Perfect Steak Pizzaiola
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In the city where I grew up, there was a close-knit Italian-American neighborhood that prided itself on small family-owned restaurants that served Neapolitan-style cuisine. It was simple fare with plenty of love stirred into every dish. Fridays were date nights for my parents. Sometimes, my grandfather would scoop up his grandkids and take us to one of these local restaurants for a special dinner. We did have to get a little dressed up and we had to mind our manners. My grandfather knew the owners and the wait staff in every place. It was fun and we loved the menu options.
My favorite dish to order was steak pizzaiola. It is exactly how it sounds – steak smothered in tomato sauce and topped with melting cheese. What kid doesn’t love pizza? And to be able to order a steak was something special for a 10-year-old.
I am not sure if what I was eating was authentically Neapolitan from the old country or if it was an Americanized version. All I know is that it was so good.
This recipe for steak pizzaiola is what I remember. It is sirloin steaks that are seared, thinly sliced, and then lightly simmered in a well-seasoned tomato sauce. The entire dish can be topped with a bit of mozzarella and pecorino Romano cheese and placed under a broiler for a few seconds until the cheese melts. This is purely optional and likely appeals more to children than adults. This steak was always served with a side of spaghetti that you could twirl in the sauce. A glass of chianti is perfect with steak pizzaiola for those of age.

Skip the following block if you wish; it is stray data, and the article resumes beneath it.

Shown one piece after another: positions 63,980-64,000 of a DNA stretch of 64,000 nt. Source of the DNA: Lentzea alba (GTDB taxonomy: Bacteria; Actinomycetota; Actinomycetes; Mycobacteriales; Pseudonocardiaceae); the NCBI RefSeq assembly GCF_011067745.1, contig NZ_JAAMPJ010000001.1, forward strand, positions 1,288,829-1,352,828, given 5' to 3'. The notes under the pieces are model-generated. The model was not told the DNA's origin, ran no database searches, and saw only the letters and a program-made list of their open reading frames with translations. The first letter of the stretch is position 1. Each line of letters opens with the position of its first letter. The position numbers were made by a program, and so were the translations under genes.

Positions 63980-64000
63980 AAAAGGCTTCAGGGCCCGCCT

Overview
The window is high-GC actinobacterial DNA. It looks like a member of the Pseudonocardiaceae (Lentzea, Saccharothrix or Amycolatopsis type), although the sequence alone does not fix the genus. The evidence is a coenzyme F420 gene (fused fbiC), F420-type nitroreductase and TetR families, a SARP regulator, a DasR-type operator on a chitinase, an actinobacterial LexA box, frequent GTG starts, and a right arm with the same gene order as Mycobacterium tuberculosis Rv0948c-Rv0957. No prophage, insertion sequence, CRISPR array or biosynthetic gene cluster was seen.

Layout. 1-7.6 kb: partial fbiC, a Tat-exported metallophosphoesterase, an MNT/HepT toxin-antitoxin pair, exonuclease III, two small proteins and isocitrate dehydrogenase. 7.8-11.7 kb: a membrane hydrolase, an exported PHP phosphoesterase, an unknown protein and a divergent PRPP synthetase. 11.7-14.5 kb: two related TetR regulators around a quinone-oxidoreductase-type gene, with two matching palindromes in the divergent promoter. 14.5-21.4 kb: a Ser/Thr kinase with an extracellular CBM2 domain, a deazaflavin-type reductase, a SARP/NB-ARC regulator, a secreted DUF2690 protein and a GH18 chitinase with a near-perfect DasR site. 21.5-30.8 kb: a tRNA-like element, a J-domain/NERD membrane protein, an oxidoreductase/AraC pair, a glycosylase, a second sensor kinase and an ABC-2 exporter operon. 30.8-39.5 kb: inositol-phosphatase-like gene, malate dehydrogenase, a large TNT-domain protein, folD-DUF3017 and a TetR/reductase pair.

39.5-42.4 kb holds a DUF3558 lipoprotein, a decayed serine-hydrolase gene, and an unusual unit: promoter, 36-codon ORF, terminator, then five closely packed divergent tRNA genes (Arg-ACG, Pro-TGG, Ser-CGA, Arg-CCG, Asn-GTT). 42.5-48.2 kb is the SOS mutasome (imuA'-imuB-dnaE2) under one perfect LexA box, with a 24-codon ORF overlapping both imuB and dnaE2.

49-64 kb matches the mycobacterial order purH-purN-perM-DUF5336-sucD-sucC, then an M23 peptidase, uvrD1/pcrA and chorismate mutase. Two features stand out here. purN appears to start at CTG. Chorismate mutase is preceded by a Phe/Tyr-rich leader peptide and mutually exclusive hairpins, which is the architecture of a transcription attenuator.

- 4-5 ounce sirloin steaks, about 1 inch thick
- 2 tsp kosher salt
- 2 Tbsp extra virgin olive oil
- 1 large yellow onion sliced into 1/4 inch rounds
- 4 garlic cloves minced
- 1 green bell pepper sliced into 1/2 inch strips
- 1 red bell pepper sliced into 1/2 inch strips
- 1 can 15 ounces crushed tomatoes
- 4 pepperoncini drained and sliced thinly
- ½ tsp dried oregano
- ⅛ – ¼ tsp cayenne pepper flakes
- ¾ cup water
- ½ cup shredded mozzarella cheese optional
- ⅓ cup grated pecorino Romano cheese optional
- 2 Tbsp fresh flat-leaf parsley leaves roughly chopped
- 1 package of spaghetti cooked according to package directions
- Salt and pepper for seasoning the spaghetti
- Extra virgin olive oil for drizzling on the spaghetti
- All ingredients ready? Let's begin!
- Sprinkle 1/2 teaspoon of salt over all sides of each steak. Set the beef aside to come to room temperature.
- In a large skillet over medium-high heat, warm the olive oil. Sear each steak for 2 minutes per side. Remove the steaks to a platter.
- Add the onion slices and garlic to the skillet. Sauté until the onions and garlic become fragrant, approximately 1 minute.
- Add the bell peppers and cook, stirring occasionally, until the vegetables have softened, approximately 4 minutes.
- Stir in the tomatoes, pepperoncini, oregano, cayenne, and water. Bring the sauce to a simmering boil.
- Place the steaks in the sauce, reduce the heat to a low simmer, and cook for about 6 minutes, turning the steak over halfway, until the meat is cooked to medium-rare.